Iranian-made drone was shot down after it targeted US-led coalition patrol in Syria

Iran copied British Watchkeeper WK 450 and calls it Shahed -129 Drone
Iran copied British Watchkeeper WK 450 and calls it Shahed -129 Drone

By Carla Babb

The armed, pro-regime drone shot down by U.S. aircraft Thursday after it fired upon U.S.-led coalition members on patrol in southern Syria was Iranian-made, officials tell VOA.

Officials said a U.S. F-15 fighter jet took down the Shahed-129 drone, which can be used for combat and reconnaissance missions.

Thursday’s strike marked the first time the U.S. military had shot down an enemy aircraft in air-to-air combat since February 25, 2009, when an Iranian drone was brought down over Iraq, Central Command spokesman Major Josh Jacques told VOA Friday.

It was also the first time that pro-regime forces had tried to strike coalition forces in the area surrounding al-Tanf, an army base where members of the coalition are training Syrians to fight the Islamic State militant group, according to U.S.-led coalition spokesman Colonel Ryan Dillon.

Russian action

al tanf , syriaPentagon spokesman Navy Captain Jeff Davis said the area around the base was largely “calm” Friday, thanks to Russia’s relaying of messages from an established U.S.-Russian communication line down to the fighters near al-Tanf.

“They [the Russians] are trying to get the other parties, the pro-regime, the Iranian-backed militias, to do the right thing and to prevent them from taking actions that are destabilizing,” Davis said.

But while the Pentagon was thanking Russia, the commander of Russian forces in Syria, Colonel General Sergei Surovikin, criticized the U.S.-led coalition for what he described as attempts to “block” Syrian government forces from taking control of the country’s southern border.

U.S. officials admitted to VOA that some of the initial U.S.-Russia conversations were tense.

Drone launched ‘dud’ at patrol

Local counter-IS fighters were patrolling Thursday with coalition troops about 60 kilometers east of al-Tanf when the drone, which is similar in size to an MQ-1 Predator, launched a “dud” munition that failed to detonate, military officials said.

“It hit dirt; it didn’t hit any coalition forces,” Dillon said, adding that the munition caused no casualties and no damage to equipment, but was “clearly meant as an attack.”

American troops were part of the targeted patrol, according to officials.

About 40 pro-regime fighters have set up camp overlooking a major road northwest of al-Tanf, in an area inside an established deconfliction zone that reaches about 55 kilometers around the base, according to officials. A larger contingency of pro-regime forces is patrolling northwest of the base outside the deconfliction zone.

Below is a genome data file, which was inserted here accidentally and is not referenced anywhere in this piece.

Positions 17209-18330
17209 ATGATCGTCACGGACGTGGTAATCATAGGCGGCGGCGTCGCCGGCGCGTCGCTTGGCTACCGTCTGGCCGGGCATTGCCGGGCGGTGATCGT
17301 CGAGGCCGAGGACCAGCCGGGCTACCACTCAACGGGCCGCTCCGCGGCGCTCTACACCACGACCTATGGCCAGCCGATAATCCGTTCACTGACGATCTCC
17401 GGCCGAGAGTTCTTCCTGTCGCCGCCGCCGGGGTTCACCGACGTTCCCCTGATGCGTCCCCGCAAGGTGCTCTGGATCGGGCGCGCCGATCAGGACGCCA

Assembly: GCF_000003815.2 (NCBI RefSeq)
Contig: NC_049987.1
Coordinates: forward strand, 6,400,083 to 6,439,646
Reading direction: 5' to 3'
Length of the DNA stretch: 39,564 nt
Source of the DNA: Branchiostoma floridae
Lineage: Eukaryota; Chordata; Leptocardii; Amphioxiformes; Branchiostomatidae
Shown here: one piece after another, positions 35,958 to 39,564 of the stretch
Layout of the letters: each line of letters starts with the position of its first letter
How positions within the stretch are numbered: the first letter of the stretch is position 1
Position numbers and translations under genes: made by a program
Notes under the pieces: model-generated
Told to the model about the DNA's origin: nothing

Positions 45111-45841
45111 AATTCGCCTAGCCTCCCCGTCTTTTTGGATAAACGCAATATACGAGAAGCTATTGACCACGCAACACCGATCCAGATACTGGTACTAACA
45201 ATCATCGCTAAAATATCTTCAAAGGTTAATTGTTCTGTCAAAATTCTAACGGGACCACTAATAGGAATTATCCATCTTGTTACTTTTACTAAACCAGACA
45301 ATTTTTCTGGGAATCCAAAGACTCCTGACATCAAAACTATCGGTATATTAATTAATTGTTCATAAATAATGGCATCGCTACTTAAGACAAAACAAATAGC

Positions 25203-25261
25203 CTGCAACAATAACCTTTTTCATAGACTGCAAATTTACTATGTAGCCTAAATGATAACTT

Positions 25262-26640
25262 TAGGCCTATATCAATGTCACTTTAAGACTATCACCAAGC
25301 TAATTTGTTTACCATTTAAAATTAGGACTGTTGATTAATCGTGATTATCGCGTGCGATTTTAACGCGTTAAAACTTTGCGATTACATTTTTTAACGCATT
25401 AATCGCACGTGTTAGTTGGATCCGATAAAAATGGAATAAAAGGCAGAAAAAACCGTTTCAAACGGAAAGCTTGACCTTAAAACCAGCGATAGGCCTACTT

“Our patrols were in the opposite direction of where the regime forces were,” Dillon said.

Earlier Thursday, the U.S.-led coalition said it also destroyed two pro-regime armed technical vehicles — essentially, trucks with guns attached — that were advancing toward coalition forces within the deconfliction zone.

The coalition has said its mission is to defeat IS in Iraq and Syria, but its forces always reserve the right to defend themselves against any threat.

Thursday marked the third day that coalition forces had struck pro-Syrian government forces in less than one month.

The Iranian drone was shot down by U.S. F-15E Strike Eagle
The Iranian drone was shot down by U.S. F-15E Strike Eagle

The coalition strikes on May 18 and Tuesday and Thursday of this week all targeted armed vehicles, tanks and construction vehicles that could be used to establish defensive positions. None of the strikes so far has targeted those pro-regime forces that are stationed along a major road inside the deconfliction zone, but coalition forces continue to urge those forces to leave.

“They have not presented a threat. They have not continued to move toward our forces in al-Tanf garrison, but we will continue to attempt to get them to vacate the area,” Dillon said.

Michael O’Hanlon, a senior defense fellow at the Brookings Institution, a Washington policy research group, told VOA on Thursday that the U.S. and Iran were now in “direct competition for certain access points inside eastern Syria.”

“We don’t necessarily want that for ourselves, but we don’t want it for Iran,” O’Hanlon said.

He said the U.S.-led coalition didn’t feel the need to concede territory there because of the lack of Iranian constituencies in the Sunni-majority area. He also said there was a need to continue developing assets there to defeat IS.

Meanwhile, Iranians sense an opportunity created from the instability in Syria to create a continuous land bridge that would span from Iran to the Mediterranean, O’Hanlon said.